When 20 different family members and loved ones refuse to speak to you for your Jeffery Dahmer biopic, do you give up and say, “Hey, maybe this isn’t project isn’t the best thing to continue throwing money at?” Not when you’re Ryan Murphy. Instead, you double down on “research” and find yourself a lead actor who can commit to your vision.
Enter Evan Peters, Murphy’s chosen star. In a recent panel discussing the series, Murphy asserts that Peters spent an extensive period of time in character as the serial killer to prepare. Dahmer murdered seventeen people, primarily African American men and boys, between 1978 and 1991.
According to Murphy, Peters wore lead weights around his arms and lifts in the soles of his shoes in order to master Dahmer’s gait. The way Murphy puts it (per Deadline), Peters “basically stayed in this character, as difficult as it was, for months.”
Peters himself also spoke about the measures he undertook before filming to get a hold of Dahmer’s specific mannerisms. Beyond wearing Dahmer-esque glasses and having a cigarette in hand “at all times,” Peters says he also created a 45-minute composite of Dahmer’s voice and worked with a dialect coach to master the tone.
“I wanted all this stuff, these external things, to be second nature when we were shooting,” Peters explains. His co-star Niecy Nash, who plays Dahmer’s neighbor, shares that he inhabited the character so fully, she often felt frightened for him.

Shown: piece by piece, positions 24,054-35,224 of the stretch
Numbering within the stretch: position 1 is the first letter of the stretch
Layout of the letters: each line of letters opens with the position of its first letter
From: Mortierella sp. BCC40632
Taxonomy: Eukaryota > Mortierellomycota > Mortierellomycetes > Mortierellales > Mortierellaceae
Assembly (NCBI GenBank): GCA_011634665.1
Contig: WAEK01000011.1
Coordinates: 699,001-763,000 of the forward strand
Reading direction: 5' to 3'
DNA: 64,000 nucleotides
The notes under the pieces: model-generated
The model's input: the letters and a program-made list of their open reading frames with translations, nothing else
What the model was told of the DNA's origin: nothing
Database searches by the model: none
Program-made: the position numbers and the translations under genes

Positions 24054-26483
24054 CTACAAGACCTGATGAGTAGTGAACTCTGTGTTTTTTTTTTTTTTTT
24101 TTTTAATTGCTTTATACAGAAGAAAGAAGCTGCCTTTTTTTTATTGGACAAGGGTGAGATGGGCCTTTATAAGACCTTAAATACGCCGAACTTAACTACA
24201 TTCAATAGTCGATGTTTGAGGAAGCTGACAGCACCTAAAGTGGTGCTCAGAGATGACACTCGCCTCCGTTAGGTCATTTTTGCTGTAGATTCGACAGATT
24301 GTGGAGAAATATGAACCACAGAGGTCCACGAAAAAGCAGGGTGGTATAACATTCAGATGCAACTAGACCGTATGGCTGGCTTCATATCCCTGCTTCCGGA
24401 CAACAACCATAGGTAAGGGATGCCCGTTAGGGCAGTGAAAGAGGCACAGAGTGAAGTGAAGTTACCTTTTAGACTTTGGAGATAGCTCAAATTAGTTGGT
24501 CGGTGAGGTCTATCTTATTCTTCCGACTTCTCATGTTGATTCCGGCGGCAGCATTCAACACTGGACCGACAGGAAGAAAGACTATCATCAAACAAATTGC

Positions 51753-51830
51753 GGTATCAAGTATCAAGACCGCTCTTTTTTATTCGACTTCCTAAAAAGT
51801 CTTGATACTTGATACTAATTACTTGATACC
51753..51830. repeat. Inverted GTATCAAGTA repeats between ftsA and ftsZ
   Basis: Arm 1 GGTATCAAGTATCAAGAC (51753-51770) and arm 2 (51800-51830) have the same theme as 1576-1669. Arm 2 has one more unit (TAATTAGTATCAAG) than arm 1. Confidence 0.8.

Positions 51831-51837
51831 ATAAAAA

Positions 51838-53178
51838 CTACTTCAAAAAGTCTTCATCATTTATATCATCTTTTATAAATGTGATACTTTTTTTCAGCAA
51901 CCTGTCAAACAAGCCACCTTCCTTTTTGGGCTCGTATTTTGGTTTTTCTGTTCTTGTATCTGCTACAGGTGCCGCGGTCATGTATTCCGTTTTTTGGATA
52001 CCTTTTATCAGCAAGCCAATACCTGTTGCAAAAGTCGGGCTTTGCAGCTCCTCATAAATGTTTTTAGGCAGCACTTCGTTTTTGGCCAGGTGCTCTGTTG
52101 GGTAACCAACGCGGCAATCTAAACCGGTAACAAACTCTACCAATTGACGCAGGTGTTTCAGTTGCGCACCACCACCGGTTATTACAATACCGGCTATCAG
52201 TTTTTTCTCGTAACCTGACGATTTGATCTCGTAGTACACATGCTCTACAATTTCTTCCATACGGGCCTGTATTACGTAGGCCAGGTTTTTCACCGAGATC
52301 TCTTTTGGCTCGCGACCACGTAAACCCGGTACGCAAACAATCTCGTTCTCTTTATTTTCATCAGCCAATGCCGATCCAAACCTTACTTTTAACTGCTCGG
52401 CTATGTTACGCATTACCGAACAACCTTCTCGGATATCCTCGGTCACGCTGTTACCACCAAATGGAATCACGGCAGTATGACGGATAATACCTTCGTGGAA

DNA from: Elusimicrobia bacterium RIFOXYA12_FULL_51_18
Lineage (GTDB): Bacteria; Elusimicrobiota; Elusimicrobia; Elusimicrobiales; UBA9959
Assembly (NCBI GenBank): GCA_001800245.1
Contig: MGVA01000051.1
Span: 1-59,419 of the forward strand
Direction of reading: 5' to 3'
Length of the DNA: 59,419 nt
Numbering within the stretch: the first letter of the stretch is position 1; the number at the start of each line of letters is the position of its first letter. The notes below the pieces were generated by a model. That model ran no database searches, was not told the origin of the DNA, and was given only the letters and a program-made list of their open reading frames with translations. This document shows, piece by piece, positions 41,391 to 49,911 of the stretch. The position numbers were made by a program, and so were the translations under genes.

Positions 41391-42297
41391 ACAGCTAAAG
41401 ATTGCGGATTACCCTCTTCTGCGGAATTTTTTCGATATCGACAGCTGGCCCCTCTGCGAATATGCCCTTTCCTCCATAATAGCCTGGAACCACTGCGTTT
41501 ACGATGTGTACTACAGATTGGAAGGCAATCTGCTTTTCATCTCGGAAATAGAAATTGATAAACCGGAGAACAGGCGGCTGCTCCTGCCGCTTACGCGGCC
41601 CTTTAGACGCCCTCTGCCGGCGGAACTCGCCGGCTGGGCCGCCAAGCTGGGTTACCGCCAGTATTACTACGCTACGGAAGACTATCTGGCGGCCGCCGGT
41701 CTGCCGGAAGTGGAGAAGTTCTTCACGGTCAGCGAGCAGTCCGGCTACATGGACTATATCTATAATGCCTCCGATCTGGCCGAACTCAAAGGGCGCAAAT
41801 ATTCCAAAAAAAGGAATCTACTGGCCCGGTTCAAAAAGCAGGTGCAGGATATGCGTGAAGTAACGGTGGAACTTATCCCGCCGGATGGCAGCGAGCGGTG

“I prayed for you a lot, for real, because this is weighty,” she tells Peters. “And when you stay in it, and you’re tethered to the material, like bone to marrow, your soul is troubled at some point.”
The whole method process here begs a seemingly obvious question: why did Murphy and Peters lean in on “research” before establishing a single contact close to the victims they purported to memorialize? Although Murphy says he received no response from whomever he reached out to, no response is a response. It’s at least enough of a hint to rethink the philosophy of the series before strapping on the lead weights and pressing play on 45 minutes of a murderer’s musings to get a sense of his softer side.